Union Budget 2022-23: The government must consider giving booster shots to the consumer market sector
The coronavirus pandemic has impacted several business sectors in India significantly over the last two years, especially the consumer market sector. The Government of India (GOI) seems to be focusing more on the manufacturing sector, Make in India scheme and MSME sector. It may be prudent to consider that the success of these critical initiatives is tied to those of the consumer market sector, especially retail and e-commerce segments, that would eventually market the products manufactured in India. Accordingly, the GOI is requested to consider giving some booster shots to the consumer market sector in the upcoming Union Budget 2022.
Lower corporate tax rate for trading, e-commerce players in consumer market sector
The GOI reduced the corporate tax rate for new manufacturing Indian companies to 15 percent provided they start manufacturing operations on or before 31 March 2023. Along with the need to extend this sunset date, this lower corporate tax rate should be extended to trading and e-commerce players as well since they supplement the manufacturing activities and employment objectives of the GOI significantly.
Higher depreciation on Furniture & Fixture (F&F), etc.
To attract customers, the retail outlets in malls, etc. spend a lot of money on F&F for the ambience of stores, display area, etc., and they are also required to revamp it from time to time. The current tax depreciation rate of 10 percent on F&F is not commensurate with the underlying useful life of these assets which are critical to sustain and grow the business. The GOI should consider increasing the tax depreciation rate to a minimum of 30 percent on F&F and similar assets for retail stores, display areas, etc.
Increase in carry forward period of tax business losses
The GOI should consider increasing the carry forward period of tax business losses incurred in the last two financial pandemic-affected years as most consumer-facing businesses require a lead time to return to normal operations. In case the current period of eight years continues, then these businesses may not be able to claim set-off of these business losses.
Similarly, the period of eight years for carrying forward of business losses lapsing in the last two financials is requested to be extended suitably. Another relief that GOI could consider is the benefit of tax losses eligible to be carried over in merger of Indian companies that is currently available only to cases of industrial undertakings. The GOI should extend this benefit to merger schemes in the consumer market sector as well, subject to suitable conditions.
Rationalisation of certain tax measures for non-residents
The provisions of the Equalization Levy (‘EL’) on non-residents are very wide in their scope and encompass a wide spectrum of transactions done online. The introduction of Significant Economic Presence for non-residents has added to their complexities and uncertainty while transacting with Indian parties/customers. It is the industry’s expectation that the wide ambit of these provisions is curtailed, and a few qualifiers and clarifications are introduced to these provisions. This would also align well with the legislation and changes scheduled to be rolled out under the OECD BEPS initiatives and the recently concluded OECD/G20 Inclusive Framework on BEPS agreed even by India and which should warrant potential rollback of EL eventually.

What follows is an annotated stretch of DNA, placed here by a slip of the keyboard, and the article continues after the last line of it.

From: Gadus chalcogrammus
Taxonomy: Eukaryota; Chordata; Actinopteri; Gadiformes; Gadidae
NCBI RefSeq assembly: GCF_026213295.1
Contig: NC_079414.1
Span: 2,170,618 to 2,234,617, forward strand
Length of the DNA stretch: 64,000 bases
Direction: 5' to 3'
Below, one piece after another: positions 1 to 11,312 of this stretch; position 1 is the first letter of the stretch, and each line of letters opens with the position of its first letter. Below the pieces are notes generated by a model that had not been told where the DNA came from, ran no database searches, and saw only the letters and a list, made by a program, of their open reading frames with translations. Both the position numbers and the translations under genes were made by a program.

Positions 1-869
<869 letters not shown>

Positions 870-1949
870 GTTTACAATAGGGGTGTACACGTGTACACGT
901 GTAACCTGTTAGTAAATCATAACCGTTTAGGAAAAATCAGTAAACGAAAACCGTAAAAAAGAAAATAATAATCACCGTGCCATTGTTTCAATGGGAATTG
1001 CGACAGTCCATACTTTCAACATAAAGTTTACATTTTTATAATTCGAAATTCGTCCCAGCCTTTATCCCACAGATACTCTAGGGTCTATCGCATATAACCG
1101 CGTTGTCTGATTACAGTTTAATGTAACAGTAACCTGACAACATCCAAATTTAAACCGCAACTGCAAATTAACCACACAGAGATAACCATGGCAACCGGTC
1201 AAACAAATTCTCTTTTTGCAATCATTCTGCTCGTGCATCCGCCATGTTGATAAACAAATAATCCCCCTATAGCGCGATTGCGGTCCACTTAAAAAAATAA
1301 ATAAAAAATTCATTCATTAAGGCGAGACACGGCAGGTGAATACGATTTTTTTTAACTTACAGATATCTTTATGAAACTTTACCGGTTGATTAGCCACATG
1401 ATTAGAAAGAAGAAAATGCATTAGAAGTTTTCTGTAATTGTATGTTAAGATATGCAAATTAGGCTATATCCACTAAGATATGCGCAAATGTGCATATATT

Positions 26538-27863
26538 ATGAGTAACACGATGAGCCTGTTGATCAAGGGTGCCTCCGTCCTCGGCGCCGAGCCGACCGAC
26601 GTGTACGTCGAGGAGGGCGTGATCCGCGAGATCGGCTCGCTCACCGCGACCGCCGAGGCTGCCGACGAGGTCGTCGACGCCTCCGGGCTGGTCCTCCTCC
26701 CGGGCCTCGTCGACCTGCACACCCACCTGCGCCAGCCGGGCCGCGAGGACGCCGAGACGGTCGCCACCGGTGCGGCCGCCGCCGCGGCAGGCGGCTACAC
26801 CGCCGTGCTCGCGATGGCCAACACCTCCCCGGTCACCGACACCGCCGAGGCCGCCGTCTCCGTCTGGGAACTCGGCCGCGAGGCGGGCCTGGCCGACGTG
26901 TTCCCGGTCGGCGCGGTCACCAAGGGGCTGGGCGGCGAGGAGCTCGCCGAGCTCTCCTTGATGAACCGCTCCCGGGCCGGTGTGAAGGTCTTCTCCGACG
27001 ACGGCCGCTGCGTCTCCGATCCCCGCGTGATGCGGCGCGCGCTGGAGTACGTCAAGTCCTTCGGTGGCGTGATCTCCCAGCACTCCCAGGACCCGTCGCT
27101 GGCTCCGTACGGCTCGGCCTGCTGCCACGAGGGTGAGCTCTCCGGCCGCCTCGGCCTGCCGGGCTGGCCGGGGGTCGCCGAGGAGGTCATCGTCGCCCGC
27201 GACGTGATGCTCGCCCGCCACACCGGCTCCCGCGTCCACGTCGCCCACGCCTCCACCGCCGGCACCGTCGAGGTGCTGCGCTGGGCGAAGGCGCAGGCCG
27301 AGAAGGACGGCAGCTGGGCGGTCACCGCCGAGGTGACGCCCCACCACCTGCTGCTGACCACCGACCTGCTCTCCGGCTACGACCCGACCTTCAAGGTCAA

Simplifying TDS, TCS compliances
The introduction of Tax Deducted at Source (TDS) and Tax Collection at Source (TCS) obligation on purchase and sale of goods on certain taxpayers and the TDS obligation on e-commerce operators’ have significantly increased compliance and financial burden on them and more so during the coronavirus pandemic.
It is expected that these provisions be rolled back and converted into reporting frameworks on the lines of Annual Information Return, or they are simplified and relaxed significantly.
Fiscal incentives for additional employment generation and capex
The GOI may consider relaxing the employment threshold period to 150 days in the tax incentives for generating additional employment to the consumer market sector as currently available to certain manufacturing sector categories (Section 80JJA). The GOI may also consider introducing capex-related tax incentives to taxpayers making investments in back-end and supply chain infrastructure in Tier II & III cities to augment their business footprint and also for spurring such economic activities across India.
Relaxation in foreign investment norms
The GOI may consider relaxing sourcing norms for Indian companies with foreign direct investment beyond 51 percent and undertaking single-brand retail trading, given that their business and supply chain has been disrupted for almost two years now. The existing window of five years for complying with these source norms should be extended to a minimum of 10 years to enable these companies and their Group to develop the required vendor base in India which is aligned to their local as well global supply chain requirements.
With the changing business economics, the sustenance and growth of the consumer sector are equally crucial for driving economic growth and achieving the GOIs vision of a $5 trillion-dollar economy. The sector expects fair and commensurate treatment from the government in the upcoming budget proposal.
Motorwala, Gupta are Partners and CAs at BSR & Co LLP. The views expressed in the article by the authors are personal.